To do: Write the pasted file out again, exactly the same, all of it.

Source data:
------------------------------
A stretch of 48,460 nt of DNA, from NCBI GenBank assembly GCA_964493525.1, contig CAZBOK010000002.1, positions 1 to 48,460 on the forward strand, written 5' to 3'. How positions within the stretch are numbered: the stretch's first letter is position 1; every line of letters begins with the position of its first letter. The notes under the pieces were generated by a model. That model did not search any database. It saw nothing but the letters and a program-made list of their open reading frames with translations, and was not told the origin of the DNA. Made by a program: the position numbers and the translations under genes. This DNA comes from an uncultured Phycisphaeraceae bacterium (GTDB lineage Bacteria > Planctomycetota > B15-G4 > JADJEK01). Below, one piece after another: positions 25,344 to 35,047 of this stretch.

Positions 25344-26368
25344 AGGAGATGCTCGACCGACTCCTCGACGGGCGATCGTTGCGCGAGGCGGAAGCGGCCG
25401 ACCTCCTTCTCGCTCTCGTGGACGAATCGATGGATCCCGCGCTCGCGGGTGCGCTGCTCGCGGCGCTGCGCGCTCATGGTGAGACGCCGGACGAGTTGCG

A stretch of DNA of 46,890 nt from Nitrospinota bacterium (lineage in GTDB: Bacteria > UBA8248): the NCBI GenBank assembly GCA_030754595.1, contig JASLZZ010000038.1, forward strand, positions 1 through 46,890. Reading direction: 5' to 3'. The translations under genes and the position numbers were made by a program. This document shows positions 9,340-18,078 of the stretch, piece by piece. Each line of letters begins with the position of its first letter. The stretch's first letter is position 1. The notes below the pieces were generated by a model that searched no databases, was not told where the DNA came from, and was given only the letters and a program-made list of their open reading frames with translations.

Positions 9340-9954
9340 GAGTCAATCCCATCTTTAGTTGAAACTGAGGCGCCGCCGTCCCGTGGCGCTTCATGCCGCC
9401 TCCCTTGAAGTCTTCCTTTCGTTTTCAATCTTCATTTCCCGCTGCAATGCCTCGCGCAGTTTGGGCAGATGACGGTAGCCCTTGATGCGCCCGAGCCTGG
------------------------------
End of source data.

A stretch of 48,460 nt of DNA, from NCBI GenBank assembly GCA_964493525.1, contig CAZBOK010000002.1, positions 1 to 48,460 on the forward strand, written 5' to 3'. How positions within the stretch are numbered: the stretch's first letter is position 1; every line of letters begins with the position of its first letter. The notes under the pieces were generated by a model. That model did not search any database. It saw nothing but the letters and a program-made list of their open reading frames with translations, and was not told the origin of the DNA. Made by a program: the position numbers and the translations under genes. This DNA comes from an uncultured Phycisphaeraceae bacterium (GTDB lineage Bacteria > Planctomycetota > B15-G4 > JADJEK01). Below, one piece after another: positions 25,344 to 35,047 of this stretch.

Positions 25344-26368
25344 AGGAGATGCTCGACCGACTCCTCGACGGGCGATCGTTGCGCGAGGCGGAAGCGGCCG
25401 ACCTCCTTCTCGCTCTCGTGGACGAATCGATGGATCCCGCGCTCGCGGGTGCGCTGCTCGCGGCGCTGCGCGCTCATGGTGAGACGCCGGACGAGTTGCG

A stretch of DNA of 46,890 nt from Nitrospinota bacterium (lineage in GTDB: Bacteria > UBA8248): the NCBI GenBank assembly GCA_030754595.1, contig JASLZZ010000038.1, forward strand, positions 1 through 46,890. Reading direction: 5' to 3'. The translations under genes and the position numbers were made by a program. This document shows positions 9,340-18,078 of the stretch, piece by piece. Each line of letters begins with the position of its first letter. The stretch's first letter is position 1. The notes below the pieces were generated by a model that searched no databases, was not told where the DNA came from, and was given only the letters and a program-made list of their open reading frames with translations.

Positions 9340-9954
9340 GAGTCAATCCCATCTTTAGTTGAAACTGAGGCGCCGCCGTCCCGTGGCGCTTCATGCCGCC
9401 TCCCTTGAAGTCTTCCTTTCGTTTTCAATCTTCATTTCCCGCTGCAATGCCTCGCGCAGTTTGGGCAGATGACGGTAGCCCTTGATGCGCCCGAGCCTGG